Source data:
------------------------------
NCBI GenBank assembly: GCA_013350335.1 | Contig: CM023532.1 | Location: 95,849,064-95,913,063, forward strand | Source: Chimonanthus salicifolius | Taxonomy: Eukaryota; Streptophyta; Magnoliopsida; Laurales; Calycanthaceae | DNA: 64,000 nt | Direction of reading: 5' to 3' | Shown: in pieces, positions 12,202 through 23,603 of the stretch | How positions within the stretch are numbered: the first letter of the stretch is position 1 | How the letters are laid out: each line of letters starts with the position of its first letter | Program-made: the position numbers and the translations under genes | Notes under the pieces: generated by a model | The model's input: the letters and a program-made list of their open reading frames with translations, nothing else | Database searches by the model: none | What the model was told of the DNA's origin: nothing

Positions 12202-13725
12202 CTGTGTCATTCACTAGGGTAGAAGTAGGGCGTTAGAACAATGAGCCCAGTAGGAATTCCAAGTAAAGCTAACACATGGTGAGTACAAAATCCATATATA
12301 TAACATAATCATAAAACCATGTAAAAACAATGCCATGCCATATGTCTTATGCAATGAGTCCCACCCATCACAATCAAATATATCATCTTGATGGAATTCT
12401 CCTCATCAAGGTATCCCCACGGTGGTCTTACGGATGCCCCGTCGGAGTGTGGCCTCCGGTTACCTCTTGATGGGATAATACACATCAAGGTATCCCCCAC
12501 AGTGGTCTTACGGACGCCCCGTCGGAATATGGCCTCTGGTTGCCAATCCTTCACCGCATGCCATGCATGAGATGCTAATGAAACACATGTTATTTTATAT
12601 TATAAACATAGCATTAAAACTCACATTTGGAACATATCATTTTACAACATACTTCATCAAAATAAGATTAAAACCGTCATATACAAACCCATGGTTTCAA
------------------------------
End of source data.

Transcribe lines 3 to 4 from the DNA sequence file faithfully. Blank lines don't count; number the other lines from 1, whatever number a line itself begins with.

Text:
12202 CTGTGTCATTCACTAGGGTAGAAGTAGGGCGTTAGAACAATGAGCCCAGTAGGAATTCCAAGTAAAGCTAACACATGGTGAGTACAAAATCCATATATA
12301 TAACATAATCATAAAACCATGTAAAAACAATGCCATGCCATATGTCTTATGCAATGAGTCCCACCCATCACAATCAAATATATCATCTTGATGGAATTCT